When the global pandemic hit Georgia, one of the most affected areas was Marneuli Municipality, a region close to both the Armenian and Azerbaijani borders.
After several residents tested positive for Covid-19, over 137,000 people—the population of the municipality - were subjected to some of the strictest quarantine measures in the country for 56 days.
Most of the restrictions mirrored the quarantine measures enforced elsewhere in Georgia: all non-essential businesses were closed, and people could not leave their communities. Limitations on travel made working in the fields, a core part of the economy, difficult. In addition, the ban on large-scale events, like weddings and funerals, made it impossible for locals to hold their traditional celebrations.
But as the first part of the country to experience total lockdown, the situation in Marneuli district was unique in many ways, and the experience highlighted several long-standing issues facing the local population.
The municipality is predominantly populated by ethnic Azerbaijani and Armenian citizens, and the fact that this region was the first to be hard hit by the virus fed a wave of anti-minority hate speech on social media.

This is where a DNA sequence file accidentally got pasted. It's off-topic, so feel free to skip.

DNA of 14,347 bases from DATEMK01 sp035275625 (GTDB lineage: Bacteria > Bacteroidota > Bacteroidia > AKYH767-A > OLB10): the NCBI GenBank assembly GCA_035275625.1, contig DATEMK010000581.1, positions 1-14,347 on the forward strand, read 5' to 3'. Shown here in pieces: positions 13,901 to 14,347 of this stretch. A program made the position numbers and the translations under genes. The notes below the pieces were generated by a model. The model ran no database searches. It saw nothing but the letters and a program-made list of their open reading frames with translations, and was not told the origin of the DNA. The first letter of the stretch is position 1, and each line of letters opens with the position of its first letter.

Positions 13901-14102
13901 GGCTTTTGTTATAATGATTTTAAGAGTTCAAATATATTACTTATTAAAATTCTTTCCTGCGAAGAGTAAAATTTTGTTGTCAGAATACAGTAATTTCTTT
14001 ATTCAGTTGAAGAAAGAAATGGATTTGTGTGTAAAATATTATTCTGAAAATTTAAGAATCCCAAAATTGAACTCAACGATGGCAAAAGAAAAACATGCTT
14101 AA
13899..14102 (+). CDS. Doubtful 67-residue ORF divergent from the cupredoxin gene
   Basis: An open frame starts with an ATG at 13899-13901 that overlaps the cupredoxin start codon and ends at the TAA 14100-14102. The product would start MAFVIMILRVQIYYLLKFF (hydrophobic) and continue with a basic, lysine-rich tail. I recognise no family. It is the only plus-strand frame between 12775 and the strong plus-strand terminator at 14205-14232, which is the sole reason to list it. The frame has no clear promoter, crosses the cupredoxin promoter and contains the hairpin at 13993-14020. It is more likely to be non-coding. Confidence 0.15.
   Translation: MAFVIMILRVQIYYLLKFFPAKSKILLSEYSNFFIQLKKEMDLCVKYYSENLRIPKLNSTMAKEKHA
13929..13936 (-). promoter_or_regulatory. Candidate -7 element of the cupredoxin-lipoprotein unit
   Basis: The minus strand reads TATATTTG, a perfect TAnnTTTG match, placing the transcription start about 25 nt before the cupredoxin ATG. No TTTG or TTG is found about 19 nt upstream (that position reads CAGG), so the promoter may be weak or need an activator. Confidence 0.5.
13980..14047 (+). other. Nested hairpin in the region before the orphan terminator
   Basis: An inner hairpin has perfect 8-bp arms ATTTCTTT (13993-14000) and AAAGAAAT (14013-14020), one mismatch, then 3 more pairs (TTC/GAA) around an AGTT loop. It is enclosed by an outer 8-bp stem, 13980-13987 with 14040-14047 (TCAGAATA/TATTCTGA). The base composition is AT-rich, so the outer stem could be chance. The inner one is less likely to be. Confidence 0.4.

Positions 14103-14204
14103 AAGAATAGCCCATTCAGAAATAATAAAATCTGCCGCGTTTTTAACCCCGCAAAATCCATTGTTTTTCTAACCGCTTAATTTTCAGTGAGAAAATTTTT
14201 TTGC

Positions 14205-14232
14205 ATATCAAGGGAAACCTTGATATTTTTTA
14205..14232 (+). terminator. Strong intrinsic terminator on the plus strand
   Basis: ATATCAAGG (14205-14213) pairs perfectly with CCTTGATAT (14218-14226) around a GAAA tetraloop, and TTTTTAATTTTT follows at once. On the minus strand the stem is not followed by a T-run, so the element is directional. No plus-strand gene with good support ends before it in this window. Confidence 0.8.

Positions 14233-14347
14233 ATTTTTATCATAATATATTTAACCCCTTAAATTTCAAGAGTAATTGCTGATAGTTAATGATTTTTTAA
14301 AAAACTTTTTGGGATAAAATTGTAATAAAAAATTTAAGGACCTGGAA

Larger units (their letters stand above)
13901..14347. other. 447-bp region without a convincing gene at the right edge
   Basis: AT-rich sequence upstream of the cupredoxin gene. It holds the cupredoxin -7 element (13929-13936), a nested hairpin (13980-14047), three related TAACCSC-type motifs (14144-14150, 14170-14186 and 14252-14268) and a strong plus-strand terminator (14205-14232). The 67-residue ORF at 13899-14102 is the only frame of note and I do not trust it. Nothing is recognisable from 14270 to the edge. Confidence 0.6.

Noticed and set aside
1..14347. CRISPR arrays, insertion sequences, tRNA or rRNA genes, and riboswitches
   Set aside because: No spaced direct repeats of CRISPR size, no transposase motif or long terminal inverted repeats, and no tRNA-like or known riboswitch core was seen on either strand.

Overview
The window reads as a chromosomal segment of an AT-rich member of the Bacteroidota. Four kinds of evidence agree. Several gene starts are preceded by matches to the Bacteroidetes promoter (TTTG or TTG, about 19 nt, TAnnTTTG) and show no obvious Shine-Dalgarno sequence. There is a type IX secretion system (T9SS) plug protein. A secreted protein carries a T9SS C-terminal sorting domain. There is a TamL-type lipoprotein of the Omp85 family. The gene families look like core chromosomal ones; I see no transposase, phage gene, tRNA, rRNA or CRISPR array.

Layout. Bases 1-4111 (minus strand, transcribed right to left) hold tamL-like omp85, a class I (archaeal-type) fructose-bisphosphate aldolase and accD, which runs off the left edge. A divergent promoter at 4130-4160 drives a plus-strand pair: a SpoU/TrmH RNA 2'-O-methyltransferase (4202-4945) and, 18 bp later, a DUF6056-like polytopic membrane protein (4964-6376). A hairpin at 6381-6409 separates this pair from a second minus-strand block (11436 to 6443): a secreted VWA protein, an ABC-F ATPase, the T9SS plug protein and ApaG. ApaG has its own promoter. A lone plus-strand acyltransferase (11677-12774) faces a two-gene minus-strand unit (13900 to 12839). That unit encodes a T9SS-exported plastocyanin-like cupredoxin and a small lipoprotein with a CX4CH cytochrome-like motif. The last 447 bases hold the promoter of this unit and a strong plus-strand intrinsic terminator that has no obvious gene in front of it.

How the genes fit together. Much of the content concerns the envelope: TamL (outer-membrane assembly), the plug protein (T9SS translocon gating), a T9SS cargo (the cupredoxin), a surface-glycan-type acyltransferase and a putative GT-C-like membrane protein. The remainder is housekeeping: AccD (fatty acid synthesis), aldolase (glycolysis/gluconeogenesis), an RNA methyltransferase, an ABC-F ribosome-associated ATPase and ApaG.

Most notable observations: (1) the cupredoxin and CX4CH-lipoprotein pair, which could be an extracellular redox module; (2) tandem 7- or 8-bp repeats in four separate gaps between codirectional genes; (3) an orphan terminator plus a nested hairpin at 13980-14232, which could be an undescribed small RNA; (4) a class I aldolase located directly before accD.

The situation was further complicated by the fact that many local residents do not speak Georgian, the state language. While some effort was made to inform residents in Azerbaijani and Armenian, in reality many residents depended on Azerbaijani, Armenian and Russian media outlets for news, and missed reports and useful information that affected them directly.
Restrictions on movement also made it difficult for Marneuli residents to sell their produce in the capital Tbilisi and other areas, which prompted some small protests.
I have spent time in villages in the municipality every month since 2018 as part of my PhD research on mobility and translocal practices of ethnic Azerbaijanis in Marneuli. The weeks of quarantine between March and June were the first time I was not able to visit the area. Once restrictions were lifted, I returned to speak with residents in several villages—including Dashtapa, Shulaveri and Zemo Sarali—to learn how the strict lockdown affected them.